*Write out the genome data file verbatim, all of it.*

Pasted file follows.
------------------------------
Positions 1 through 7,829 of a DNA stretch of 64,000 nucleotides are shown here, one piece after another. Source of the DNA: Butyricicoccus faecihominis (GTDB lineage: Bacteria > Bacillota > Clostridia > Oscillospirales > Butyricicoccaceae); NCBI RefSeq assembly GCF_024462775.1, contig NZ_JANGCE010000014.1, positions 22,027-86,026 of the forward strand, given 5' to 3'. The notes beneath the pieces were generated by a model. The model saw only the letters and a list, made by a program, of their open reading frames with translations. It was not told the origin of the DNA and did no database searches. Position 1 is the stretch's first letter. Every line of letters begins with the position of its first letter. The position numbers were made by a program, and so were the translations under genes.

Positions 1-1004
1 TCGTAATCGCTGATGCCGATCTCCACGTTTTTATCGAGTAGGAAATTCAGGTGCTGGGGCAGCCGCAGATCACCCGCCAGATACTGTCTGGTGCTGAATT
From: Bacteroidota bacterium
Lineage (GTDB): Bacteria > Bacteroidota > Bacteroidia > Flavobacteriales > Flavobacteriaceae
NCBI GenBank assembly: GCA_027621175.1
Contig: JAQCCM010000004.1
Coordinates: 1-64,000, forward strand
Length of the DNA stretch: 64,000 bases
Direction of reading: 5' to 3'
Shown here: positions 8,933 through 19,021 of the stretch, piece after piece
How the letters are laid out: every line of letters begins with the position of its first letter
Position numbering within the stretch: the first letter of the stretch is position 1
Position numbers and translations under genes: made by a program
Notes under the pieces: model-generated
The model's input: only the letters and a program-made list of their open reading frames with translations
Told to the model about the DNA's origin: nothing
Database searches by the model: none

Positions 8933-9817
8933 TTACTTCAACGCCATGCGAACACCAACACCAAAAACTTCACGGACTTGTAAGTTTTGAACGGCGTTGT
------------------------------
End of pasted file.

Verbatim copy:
Positions 1 through 7,829 of a DNA stretch of 64,000 nucleotides are shown here, one piece after another. Source of the DNA: Butyricicoccus faecihominis (GTDB lineage: Bacteria > Bacillota > Clostridia > Oscillospirales > Butyricicoccaceae); NCBI RefSeq assembly GCF_024462775.1, contig NZ_JANGCE010000014.1, positions 22,027-86,026 of the forward strand, given 5' to 3'. The notes beneath the pieces were generated by a model. The model saw only the letters and a list, made by a program, of their open reading frames with translations. It was not told the origin of the DNA and did no database searches. Position 1 is the stretch's first letter. Every line of letters begins with the position of its first letter. The position numbers were made by a program, and so were the translations under genes.

Positions 1-1004
1 TCGTAATCGCTGATGCCGATCTCCACGTTTTTATCGAGTAGGAAATTCAGGTGCTGGGGCAGCCGCAGATCACCCGCCAGATACTGTCTGGTGCTGAATT
From: Bacteroidota bacterium
Lineage (GTDB): Bacteria > Bacteroidota > Bacteroidia > Flavobacteriales > Flavobacteriaceae
NCBI GenBank assembly: GCA_027621175.1
Contig: JAQCCM010000004.1
Coordinates: 1-64,000, forward strand
Length of the DNA stretch: 64,000 bases
Direction of reading: 5' to 3'
Shown here: positions 8,933 through 19,021 of the stretch, piece after piece
How the letters are laid out: every line of letters begins with the position of its first letter
Position numbering within the stretch: the first letter of the stretch is position 1
Position numbers and translations under genes: made by a program
Notes under the pieces: model-generated
The model's input: only the letters and a program-made list of their open reading frames with translations
Told to the model about the DNA's origin: nothing
Database searches by the model: none

Positions 8933-9817
8933 TTACTTCAACGCCATGCGAACACCAACACCAAAAACTTCACGGACTTGTAAGTTTTGAACGGCGTTGT